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FinCEN To Host Unusual Workshop On Privacy Enhancing Technologies

The Financial Crimes Enforcement Network (FinCEN), the regulator and administrator of the Bank Secrecy Act (BSA), recently announced that it will host a virtual Innovation Hours Program on September 9, 2021, devoted to new technologies that enhance online privacy. FinCEN Innovation Hours allows entities (which must not be the subject of civil or criminal enforcement actions) to demonstrate to audience members, including businesses, government agencies, or retail consumers, their unique products and services that comply with BSA regulations.  These products or services may, for example, enhance financial institutions’ BSA/Anti Money Laundering (AML) compliance programs, including risk identification, transaction monitoring, and suspicious activity reporting, or may upgrade efforts at countering the financing of terrorism (CFT).

Perhaps paradoxically—since FinCEN aims for transparency to boost BSA/AML/CFT measures—its September virtual program will showcase companies that focus on “the important role of privacy-preserving principles.” An example is homomorphic encryption, by which a data owner encrypts their data and sends it to a server that performs relevant computations on the data without ever decrypting it and sends the encrypted results back to the data owner. Another example is zero knowledge proof,  a method by which one party (the prover) proves to another party (the verifier) that they know a value, x, without conveying anything apart from the fact of that knowledge; the challenge is to prove this knowledge without revealing the underlying information—x—itself, or any additional information. These kinds of innovations in encryption may, for instance, play a role in ensuring the privacy of cryptocurrency transactions.

The September Innovation Hours will provide a platform for safe collaboration among those who are unable to travel to Washington, D.C.  FinCEN invites financial technology (FinTech) companies, regulatory technology (RegTech) companies, venture capital firms, and financial institutions to “show how the[ir] innovative solutions work and how financial institutions or business and retail consumers might use them, or how they may support private- and public-sector efforts to enhance our financial integrity, while protecting national security and personal privacy.” (Emphasis added.)

The BSA, enacted in 1970 to fight money laundering and other financial crimes, requires financial institutions to keep records and file reports on certain transactions, which FinCEN collects and analyzes to track global money laundering trends and support U.S. law enforcement. The Anti-Money Laundering Act of 2020 (AMLA) (actually enacted in 2021), a recent amendment to the BSA, inter alia increases penalties for violations, and expands tools available to investigate and fight financial threats. Many BSA requirements are intended to take into account the risk to a financial institution that terrorist financing, money laundering, or other financial crimes might take place in or through. The AMLA requires that compliance program standards issued by the Secretary of the Treasury be “risk-based” and allow financial institutions to direct their resources to high-risk customers and activities.  Also under the AMLA, FinCEN must establish and publish new priorities for AML and CFT; and the Treasury Department will create a pilot program to allow financial institutions to share information related to suspicious activity reports (SARs) with foreign branches, subsidiaries, and affiliates, subject to certain exclusions (e.g., Russia and China), and will propose updates to SARs and currency transaction reports (CTRs).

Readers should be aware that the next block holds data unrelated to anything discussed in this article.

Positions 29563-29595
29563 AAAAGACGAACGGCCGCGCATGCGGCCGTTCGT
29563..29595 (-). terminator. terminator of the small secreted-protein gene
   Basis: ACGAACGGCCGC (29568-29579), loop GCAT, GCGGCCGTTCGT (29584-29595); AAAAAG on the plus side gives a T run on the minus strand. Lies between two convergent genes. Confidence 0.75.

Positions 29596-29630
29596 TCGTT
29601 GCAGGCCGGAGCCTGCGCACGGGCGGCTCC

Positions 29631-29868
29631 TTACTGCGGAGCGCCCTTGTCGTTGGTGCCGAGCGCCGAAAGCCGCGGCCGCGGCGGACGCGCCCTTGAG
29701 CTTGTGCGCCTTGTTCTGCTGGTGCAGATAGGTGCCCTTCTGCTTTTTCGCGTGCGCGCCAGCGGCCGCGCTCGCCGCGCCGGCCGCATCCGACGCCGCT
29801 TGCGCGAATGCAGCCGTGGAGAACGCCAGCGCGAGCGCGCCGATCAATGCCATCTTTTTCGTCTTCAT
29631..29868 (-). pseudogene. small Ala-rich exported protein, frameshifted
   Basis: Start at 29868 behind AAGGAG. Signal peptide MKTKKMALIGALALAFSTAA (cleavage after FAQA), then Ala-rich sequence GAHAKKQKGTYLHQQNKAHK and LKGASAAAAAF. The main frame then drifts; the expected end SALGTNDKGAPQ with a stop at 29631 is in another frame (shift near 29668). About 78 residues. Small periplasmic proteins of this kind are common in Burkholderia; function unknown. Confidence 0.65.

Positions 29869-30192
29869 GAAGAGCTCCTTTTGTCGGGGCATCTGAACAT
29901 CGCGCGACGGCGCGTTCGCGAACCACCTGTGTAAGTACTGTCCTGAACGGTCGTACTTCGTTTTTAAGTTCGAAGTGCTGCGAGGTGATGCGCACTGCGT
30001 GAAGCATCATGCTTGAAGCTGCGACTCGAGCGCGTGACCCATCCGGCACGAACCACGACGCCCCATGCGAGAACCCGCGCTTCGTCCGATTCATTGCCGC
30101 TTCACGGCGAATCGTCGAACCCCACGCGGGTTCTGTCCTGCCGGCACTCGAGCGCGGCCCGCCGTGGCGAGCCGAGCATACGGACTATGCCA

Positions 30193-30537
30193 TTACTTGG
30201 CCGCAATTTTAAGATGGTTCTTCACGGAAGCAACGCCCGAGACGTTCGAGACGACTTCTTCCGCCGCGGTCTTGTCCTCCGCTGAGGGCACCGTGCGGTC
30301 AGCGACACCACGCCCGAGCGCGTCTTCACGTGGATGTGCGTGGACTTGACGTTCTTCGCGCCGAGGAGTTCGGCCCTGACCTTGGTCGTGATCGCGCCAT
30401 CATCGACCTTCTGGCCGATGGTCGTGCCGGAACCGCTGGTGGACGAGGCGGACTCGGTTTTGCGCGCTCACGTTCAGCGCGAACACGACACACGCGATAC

Against this background of increased transparency of currency and other financial transactions—the core of FinCEN’s reporting and recordkeeping obligations is the identity of those engaging in transactions—it is interesting that FinCEN plans a special program devoted to privacy.  In September 2019, however, then-FinCEN Director Kenneth Blanco stated: “We understand that emerging solutions for issues like digital identity hold great promise for improving inclusion, privacy, security, and cost effectiveness for individuals and organizations to manage and use funds, goods, and information.” In holding its September Innovation Hours, FinCEN again recognizes that “advancing the integrity and innovative strength of the U.S. financial system” requires “balancing transparency and accountability with the important principles of privacy and security.”